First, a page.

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The Middle Kingdom (Chung Kuo Recast #3)

3.98 of 5 stars 3.98  ·  rating details  ·  129 ratings  ·  14 reviews
A masterpiece of world-building to match George R R Martin's Song of Ice and Fire, David Wingrove's extraordinary and ambitious 20-volume Chung Kuo series is a dark glimpse into mankind's destiny. 'Awesome, Chung Kuo carries the hallmark of legend' - SFX
ebook, 300 pages
Published October 1st 2012 by Corvus (first published January 1st 2012)
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John Keegan
I first read the original version of “The Middle Kingdom” back in the mid-1990s, while at university. I was immediately hooked on this incredibly detailed, brutal vision of the future. The original Chung Kuo series was set to last nine huge volumes, but by the time that the seventh volume came out, support for Wingrove’s magnum opus collapsed. The series came to an abrupt (and very hard to find) conclusion in a rushed eighth volume.

Fast forward 15 years, and things have changed dramatically. A s
And so to Book Three of this re-imagined series, following Son of Heaven and Daylight on Iron Mountain.

Whereas the first two books have been new material in this ambitious twenty-book rewriting, this book is where the original series began in 1989. What we have here is a new introduction, written to connect this book with the previous two, and about half of the original novel. The rest of the original book should make up Book 4, Ice and Fire.

After the setting of the scene in Son of Heaven, and t
Graham Crawford
I wish I had read this series years ago. So far, I'm very impressed. Having recently read a number of the Chinese classics, I was struck by the similarity of this epic to "The Romance of the Three Kingdoms." I am assuming that the intention was to create a sci-fi version of this in much the same way Julian may redid "the Tain" as "The many coloured land" series. I'll be interested to see how closely/loosely it stick to the original.

I have read a couple of reviews that criticised this series as
The Middle Kingdom by David Wingrove is the third book out of twenty in the Chung Kuo series. If political intrigue and betrayal set in a futuristic world where the Chinese people rule the entire Earth, then look no further than the Chung Kuo series! Yes you read right. This is only the third book out of a whopping twenty. Originally, the author finished the series with just eight books. This recast series was written according to how the author first saw fit to tell his story with no constraint ...more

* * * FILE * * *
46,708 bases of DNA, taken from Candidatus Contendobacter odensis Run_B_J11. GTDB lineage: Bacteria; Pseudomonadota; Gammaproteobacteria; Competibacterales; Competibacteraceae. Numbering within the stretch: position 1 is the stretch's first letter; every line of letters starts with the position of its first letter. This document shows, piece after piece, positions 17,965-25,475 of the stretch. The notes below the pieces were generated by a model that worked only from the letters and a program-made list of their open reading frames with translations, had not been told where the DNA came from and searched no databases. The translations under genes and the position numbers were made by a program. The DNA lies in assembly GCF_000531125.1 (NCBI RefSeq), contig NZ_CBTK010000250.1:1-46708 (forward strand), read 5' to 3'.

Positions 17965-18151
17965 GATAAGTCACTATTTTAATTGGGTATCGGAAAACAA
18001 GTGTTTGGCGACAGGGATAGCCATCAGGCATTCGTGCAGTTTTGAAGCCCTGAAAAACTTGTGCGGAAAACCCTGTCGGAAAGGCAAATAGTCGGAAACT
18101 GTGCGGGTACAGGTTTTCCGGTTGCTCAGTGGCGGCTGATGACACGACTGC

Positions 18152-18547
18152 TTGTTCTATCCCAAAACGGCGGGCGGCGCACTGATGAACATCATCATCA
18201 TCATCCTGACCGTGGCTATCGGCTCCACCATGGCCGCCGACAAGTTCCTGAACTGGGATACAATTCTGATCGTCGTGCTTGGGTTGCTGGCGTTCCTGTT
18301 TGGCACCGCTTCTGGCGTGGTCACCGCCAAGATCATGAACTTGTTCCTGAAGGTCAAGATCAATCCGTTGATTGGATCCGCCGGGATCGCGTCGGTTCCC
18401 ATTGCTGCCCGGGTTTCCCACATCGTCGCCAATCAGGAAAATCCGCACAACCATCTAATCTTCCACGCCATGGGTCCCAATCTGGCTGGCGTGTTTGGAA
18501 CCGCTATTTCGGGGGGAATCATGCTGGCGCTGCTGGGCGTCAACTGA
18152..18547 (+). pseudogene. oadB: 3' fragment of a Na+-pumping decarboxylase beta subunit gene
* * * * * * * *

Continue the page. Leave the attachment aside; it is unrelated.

Now past the prequels, The Middle Kingdom begins about 100 years where Daylight on Iron Mountain left off. A new cast of characters is introduced. The legacy of the main characters from the prequels is so muted I’m not sure there was much point in learning about them. It takes awhile to get a feel for who is relevant in this new cast, but it starts to come together well at the end. Anyway, this is a massive and respectable undertaking by Wingrove and I will patiently wait and see how this all pl ...more
There is a lot going on in this novel, which makes a pretty much clean break with the the backstory presented in the first two novels in the series. This isn't a bad thing in itself - and Wingrove certainly handles it all very well indeed - but you do have to pay attention to keep track of what is going on.

I will be picking up the next book in the series at some point but, right now, I can't help feeling that the events in the first two novels were more interesting that the dynastic power strugg
I was very impressed when I read this 20 years ago, and have been looking forward to the re-cast since I heard of its re-launch. Whilst I enjoyed reading this again, I'm not convinced that this is any different from the original version. I've got the next one in the serious buy may need some convincing to continue buying the 'new' versions.
My goodness! This book is freakin good! I remember reading Chung Kuo back in the day, and liking it, but I was nevertheless unprepared. The new prequels were an enjoyable lead up to the beginning of this, the epic saga of Chun Kuo. But dipping now into the main story is a true delight! Time to crack the next book open!
Book Bazaar
I am loving this series. This is Book 3 and if you haven't seen these yet, it's time to get into your bookstore and pick up number 1. I am already looking at finishing off the other books I am reading so I can move on to #4!
Charles Peterson
This is a reread for me, one of my favorite series of all time. Want to see how he stretches out the series or compliments it.
Andreea Pausan
Amazing story :) each book gives new inside about an Earth covered by an ice-city rules by the Han.
Cyron Macey
So glad that the re-release has lived up to my memories of the original series!
Stefano Santoro
now it gets better. It starts the ark with Kim and Major DeVore
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David Wingrove (born September 1954 in North Battersea, London) is a British science fiction writer. He is well-known as the author of the "Chung Kuo" novels (eight in total). He is also the co-author (with Rand and Robyn Miller) of the three "Myst" novels.

Wingrove worked in the banking industry for 7 years until he became fed up with it. He then attended the University of Kent, Canterbury, where
More about David Wingrove...
The Middle Kingdom (Chung Kuo, #1) The Broken Wheel  (Chung Kuo, #2) The White Mountain (Chung Kuo, #3) The Stone Within (Chung Kuo, #4) Beneath the Tree of Heaven (Chung Kuo, #5)

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